**AUTHOR PEEK** Interview with Author, Joe McCoubrey
Before we get started talking about your writing, tell us a little about yourself, where you’re from, what you do for a living (if you’re not a fulltime writer) what hobbies you have, etc. Whatever you’d like to share.
I was a former Irish newspaper editor but now consider myself a full-time action thriller writer. In the early seventies I was working in the Civil Service based at Stormont, the seat of the Northern Ireland Government, and was watching behind the scenes as some of the country’s most momentous events unfolded. These were events that reverberated around the world, and somehow helped to push me closer to my real passion of writing. I became a newspaperman, started my own media business, and took a front row seat as history was played out in Ireland.
I have lived all my life in the beautiful Irish town of Downpatrick, made famous by its association with the national Patron Saint, St. Patrick. I have three lovely daughters and two wonderfully impish grandsons.
How did you get started writing?
Writing has always been a part of my life. My ambition from an early age was to be a journalist and I was lucky to make that dream come true. When I started out it was during the worst of the early troubles in Northern Ireland and I cut my teeth on some pretty intense stories. They were dark days
Throughout the next twenty-five years I wanted to take my writing to a different level. I wasn’t thinking of doing a Woodward and Bernstein but I knew I wanted to write novels. After messing around with a few ideas and countless drafts, I finally took the plunge a few years ago and began writing full-time. Now I feel fulfilled.
What genre(s) do you write in and why?
I can’t get enough of action and crime thrillers. I must have read literally thousands of books within these genres so it’s little surprise that my own stuff is firmly grounded in these categories. I have to admit though that the one book which got me hooked on reading was ‘Pride and Prejudice’ by Jane Austen! Her mastery of the English language and her storytelling ability still stack up with the best. How’s that for a contradiction with the action genre!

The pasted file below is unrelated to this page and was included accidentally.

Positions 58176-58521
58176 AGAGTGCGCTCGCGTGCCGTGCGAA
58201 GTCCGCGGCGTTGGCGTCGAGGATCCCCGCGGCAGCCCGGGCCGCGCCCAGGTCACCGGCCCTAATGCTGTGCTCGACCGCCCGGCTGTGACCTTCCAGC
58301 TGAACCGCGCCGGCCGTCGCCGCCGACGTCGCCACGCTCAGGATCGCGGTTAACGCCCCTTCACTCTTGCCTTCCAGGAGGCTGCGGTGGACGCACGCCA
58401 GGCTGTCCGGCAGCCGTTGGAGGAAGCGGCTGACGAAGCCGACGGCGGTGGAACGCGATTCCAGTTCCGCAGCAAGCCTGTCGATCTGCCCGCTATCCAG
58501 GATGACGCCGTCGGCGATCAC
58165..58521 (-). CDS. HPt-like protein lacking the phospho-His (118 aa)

What is your favorite part of writing?
I love developing plotlines and putting my characters into situations which appear hopeless. Most times even I don’t know how I’m going to extricate them – and for me that’s the fun part.
What is your least favorite part of writing?
It has to be editing. No author should rely on their own editing but you have to polish a manuscript to the best of your ability before handing it over to someone else. A writer can’t see all their mistakes and bad habits – our eyes tend to read what we think is coming rather than what we have actually put down on paper. You have to train yourself to go painfully slow when it comes to editing. It’s a tedious exercise, but by far the most important part of writing.
Where do you get the ideas for your stories?
Storylines are all around us but the trick is to put one into a context that the author is comfortable with. I tend to stick with what I know and make sure I research the parts I don’t know before I begin. The most telling factor is that the story must suit my characters – I have to create scenarios in which my characters will appear at home. It has to seem natural that the challenges they face are ones they might reasonably encounter in their chosen professions, rather than half them appear like square pegs in round holes.
What is your typical day like?
I don’t have one, although I do like to devote at least three or four hours minimum to writing. If I miss that goal I usually try to make it up at longer sessions, particularly at weekends.
What is most difficult for you to write? Characters, conflict or emotions? Why?
I find characters and conflicts easy to devise but not so emotions. It is relatively simple to place someone in an extreme situation but not so easy to find ways of describing and relating the inner turmoil they are bound to go through. A novel will constantly demand that an author faces this many times as a story unfolds so it can be difficult to come up with a number of variations. Although I don’t entirely subscribe to the notion of always show-don’t–tell there is a certain element of that required.
Tell us about your next book & when is it being published?
My next book ABSENCE OF RULES has just gone to my publishers to undergo the various editing processes. Here’s an exclusive look at the initial blurb:
To some people Mike Devon is a highly trained counter-terrorism operative. To others, he’s little more than a Government-sanctioned assassin. Either way Devon always takes the line of least resistance to get the job done, particularly when he’s faced with two al-Qaeda leaders preparing to unleash a new terror campaign against America and its European allies. But Devon also has to deal with a sinister Russian oil billionaire pulling the strings in a determined bid to return to the days of East-West conflict. The stakes couldn’t be higher.
As yet I don’t have a publication date, but probably over the next two months.
AMAZON USA: http://tinyurl.com/95ye4e6
AMAZON UK: http://tinyurl.com/9ouhxod
BE SURE TO COME BACK to read more about Joe and his release, SOMEONE HAS TO PAY, on Wednesday’s Karen’s Killer Book Bench!